How to train like a wheelchair racer

Lesson 1: the stationary arm-crank

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Three-wheeled terrors, a thundering throng, the seated saviors of the marathon, Kurt Fearnley. Elite wheelchair racers have been called many things throughout history, and their mysterious lives have intrigued the masses.  They materialize en masse at major marathons, temporarily forcing the earth’s greatest cities to take a seat, before vanishing into the ether as quickly as they came. Many tales have been told of these citizens of circumvolution, but little is known about how you can become one.

It is to this end that I begin a new series on joshgeorgeracing.com, in which I, your humble narrator, delve into what truly makes a world-class wheelchair racer. In each addition to the series I will attempt to pinpoint one activity, training method, or skill that you need to accomplish this goal. I will then attempt to break down the steps that you will need to take in order to complete the task, or attain the skill. With any luck, if I do my job and you heed my words, we will all be able to become elite, world-class wheelchair racers.

I am going to begin at the bottom, with the lowest form of wheelchair racer training; how to train using an upper-body ergometer, otherwise known as a stationary arm crank. The stationary arm crank is an indoor piece of equipment that is basically a stationary bicycle rotated 90 degrees so you can use the pedals with your arms instead of legs. It is a sadistic piece of equipment designed by a person who gets excited reading legal briefs about traffic violations, 17th century English prose, and, probably, torturing kittens. Though not a traditionally common piece of equipment in most gyms, they are beginning to appear with alarming frequency. It is also a piece of equipment that I have spent almost every single workout on over the past six weeks.

The stationary arm crank is typically only used by individuals who are recovering from some manner of injury that prevents them from getting a cardio workout in any other way, like when you injure your leg and can't run, or bike, or row. Another example of when you would use the arm crank is when you are recovering from a minor operation to drain an abscess on your ribs that left a big gaping hole and prevents you from training in your racing chair while it heals. The typical wheelchair racer will hardly touch the thing, but I feel it is crucial that we accumulate a step by step understanding of how to successfully train using this most monotonous of devices.

Step One: ASK YOURSELF, HOW DOES MY BODY FEEL TODAY?

Athletes must always be in tune with their bodies. It is important to maintain a healthy balance of physical strain and mental clarity in your training to maximize training effects and your overall joie de vivre.

For example, over the past two months I have asked myself this question every morning and have consistently gotten the same answer: 

"Hey josh, how's the body this morning?"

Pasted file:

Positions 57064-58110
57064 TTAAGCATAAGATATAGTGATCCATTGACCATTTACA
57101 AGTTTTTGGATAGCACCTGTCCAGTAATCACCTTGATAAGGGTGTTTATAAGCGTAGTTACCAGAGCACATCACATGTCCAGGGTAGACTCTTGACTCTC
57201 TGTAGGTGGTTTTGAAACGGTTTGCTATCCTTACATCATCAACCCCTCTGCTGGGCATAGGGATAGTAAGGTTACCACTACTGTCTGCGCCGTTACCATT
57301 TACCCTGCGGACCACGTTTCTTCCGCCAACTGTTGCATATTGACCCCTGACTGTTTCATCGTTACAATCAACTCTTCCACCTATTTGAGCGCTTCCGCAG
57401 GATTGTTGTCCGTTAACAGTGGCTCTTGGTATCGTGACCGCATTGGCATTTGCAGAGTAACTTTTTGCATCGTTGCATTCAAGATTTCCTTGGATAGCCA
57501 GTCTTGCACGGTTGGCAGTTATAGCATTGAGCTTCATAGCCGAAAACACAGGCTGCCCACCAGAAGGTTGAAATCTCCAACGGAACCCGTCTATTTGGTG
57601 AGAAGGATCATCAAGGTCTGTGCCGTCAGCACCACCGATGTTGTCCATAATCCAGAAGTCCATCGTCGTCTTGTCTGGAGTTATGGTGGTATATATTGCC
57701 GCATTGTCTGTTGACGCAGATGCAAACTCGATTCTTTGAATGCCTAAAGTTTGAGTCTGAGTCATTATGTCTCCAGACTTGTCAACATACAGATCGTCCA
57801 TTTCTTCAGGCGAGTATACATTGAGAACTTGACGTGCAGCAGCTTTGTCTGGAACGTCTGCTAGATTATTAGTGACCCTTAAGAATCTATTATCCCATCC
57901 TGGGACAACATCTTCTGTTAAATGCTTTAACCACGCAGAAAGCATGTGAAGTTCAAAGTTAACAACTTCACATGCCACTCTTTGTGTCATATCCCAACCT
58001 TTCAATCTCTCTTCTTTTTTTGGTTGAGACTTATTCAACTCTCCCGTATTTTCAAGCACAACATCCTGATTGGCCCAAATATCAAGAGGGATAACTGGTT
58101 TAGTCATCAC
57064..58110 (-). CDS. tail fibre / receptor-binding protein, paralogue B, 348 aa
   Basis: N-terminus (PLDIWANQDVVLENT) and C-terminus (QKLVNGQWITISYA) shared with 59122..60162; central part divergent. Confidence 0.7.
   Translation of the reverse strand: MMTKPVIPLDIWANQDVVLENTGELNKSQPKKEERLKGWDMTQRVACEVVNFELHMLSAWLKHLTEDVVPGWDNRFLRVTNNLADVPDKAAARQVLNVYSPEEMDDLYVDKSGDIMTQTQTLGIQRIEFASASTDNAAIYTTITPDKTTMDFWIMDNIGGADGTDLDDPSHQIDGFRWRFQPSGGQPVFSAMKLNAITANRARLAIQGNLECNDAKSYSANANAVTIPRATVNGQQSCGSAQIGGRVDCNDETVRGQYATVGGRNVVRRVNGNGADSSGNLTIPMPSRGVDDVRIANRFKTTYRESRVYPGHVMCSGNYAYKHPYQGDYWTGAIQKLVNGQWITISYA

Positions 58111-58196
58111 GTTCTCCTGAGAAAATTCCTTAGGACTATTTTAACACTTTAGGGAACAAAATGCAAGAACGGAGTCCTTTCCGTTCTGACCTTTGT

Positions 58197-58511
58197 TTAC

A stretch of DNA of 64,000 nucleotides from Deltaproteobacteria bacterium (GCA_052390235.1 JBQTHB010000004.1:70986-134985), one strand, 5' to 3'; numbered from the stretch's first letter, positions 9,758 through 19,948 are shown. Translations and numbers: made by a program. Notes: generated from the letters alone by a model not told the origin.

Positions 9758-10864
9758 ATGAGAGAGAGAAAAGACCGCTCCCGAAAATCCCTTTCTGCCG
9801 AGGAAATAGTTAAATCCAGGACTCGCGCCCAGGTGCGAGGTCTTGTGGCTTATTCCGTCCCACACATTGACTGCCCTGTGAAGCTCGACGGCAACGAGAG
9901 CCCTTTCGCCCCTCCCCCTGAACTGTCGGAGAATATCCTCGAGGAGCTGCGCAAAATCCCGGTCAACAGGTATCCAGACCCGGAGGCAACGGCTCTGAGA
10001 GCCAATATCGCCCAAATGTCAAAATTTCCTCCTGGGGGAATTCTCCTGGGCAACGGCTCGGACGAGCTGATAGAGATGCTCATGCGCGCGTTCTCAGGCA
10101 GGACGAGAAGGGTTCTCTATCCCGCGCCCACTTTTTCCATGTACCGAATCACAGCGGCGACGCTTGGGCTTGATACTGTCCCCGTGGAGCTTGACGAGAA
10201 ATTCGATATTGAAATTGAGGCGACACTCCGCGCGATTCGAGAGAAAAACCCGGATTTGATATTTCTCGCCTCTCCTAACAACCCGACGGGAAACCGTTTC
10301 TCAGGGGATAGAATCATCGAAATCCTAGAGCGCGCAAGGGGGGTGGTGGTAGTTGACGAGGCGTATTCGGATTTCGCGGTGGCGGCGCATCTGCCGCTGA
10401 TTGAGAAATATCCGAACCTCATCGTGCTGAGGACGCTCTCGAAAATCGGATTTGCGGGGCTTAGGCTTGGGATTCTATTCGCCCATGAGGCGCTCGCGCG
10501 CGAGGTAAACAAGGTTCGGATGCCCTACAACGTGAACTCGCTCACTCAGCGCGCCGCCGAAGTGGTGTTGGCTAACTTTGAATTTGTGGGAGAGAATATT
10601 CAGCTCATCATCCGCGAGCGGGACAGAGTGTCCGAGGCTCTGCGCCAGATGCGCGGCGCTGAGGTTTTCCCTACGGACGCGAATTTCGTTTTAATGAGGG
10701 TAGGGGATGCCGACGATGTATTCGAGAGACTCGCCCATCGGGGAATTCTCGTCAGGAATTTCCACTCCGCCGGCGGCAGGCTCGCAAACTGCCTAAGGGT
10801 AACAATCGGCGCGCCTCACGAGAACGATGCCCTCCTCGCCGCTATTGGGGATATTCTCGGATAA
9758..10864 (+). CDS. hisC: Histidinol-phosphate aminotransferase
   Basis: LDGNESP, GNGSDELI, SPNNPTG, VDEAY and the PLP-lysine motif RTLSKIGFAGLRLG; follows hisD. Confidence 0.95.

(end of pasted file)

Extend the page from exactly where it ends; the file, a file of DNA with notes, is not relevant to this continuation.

"Man, I'm feeling fantastic! The sun is shining, I feel strong, and I'm excited to feel the wind blow the sweat from my brow. This is going to be great!"

Step Two: REMIND YOURSELF YOU ARE GOING TO BE TRAINING ON A STATIONARY ARM CRANK

Sometimes, however, you are forced to ignore your previously discussed wellbeing. Joy is but a fleeting memory on the arm crank and it is best to know this before you begin. For example:

"Do you still have a hole in your side?"

"Wellllllllllll, yeah."

"You know you are inside on the arm crank again, right? You know the sun doesn’t shine inside right? And the stationary hand crank is, you know, stationary? You realize each crank of the arms will be like nothing more than another paper cut that will, eventually, bleed you dry...right?"

“F*ck my life.”

Step Three: SELECT YOUR WORKOUT FOR THE DAY

Maybe you have a coach who has setup a program for you to follow, or maybe you have your own program you have devised out of the amazingness of your brain. In any case, after you have resigned to training on a hand crank, you then need to come to terms with the specifics of the workout.

A session on the hand crank, in principle, is no different from any other cardio session. Your workout will fall in one of three categories:

1. Short sprint intervals

2. Longer, pace-based intervals

3. Long steady spinning

Sprint intervals are short, sweet, little nuggets of pain. You are never working for a long period of time, but your rest is also short, and you are always working at 100% effort. One of my favorite nuggets of late have been five-minute blocks where you sprint for 15 seconds, then spin lightly for 15 seconds...repeatedly...for five minutes... then you rest for a few minutes and do it all over again.  You can mix it up, if you like, and go for 10 seconds on and 10 seconds off, or 30 seconds on and 30 seconds off, though I would begin with more rest than work in the beginning, say 20 seconds on 40 seconds off, and work up to a 1:1 ratio. The point is to make you more explosive and drive your heart rate through the roof, improving your anaerobic threshold and forcing your body to learn to efficiently burn fuel and flush lactic acid. While you are doing this session you will definitely feel like the muscles in your arms are exploding. Despite only working at maximal effort for about 20 minutes, you will find yourself passed out on your couch with drool running down your chin a couple hours after you get home.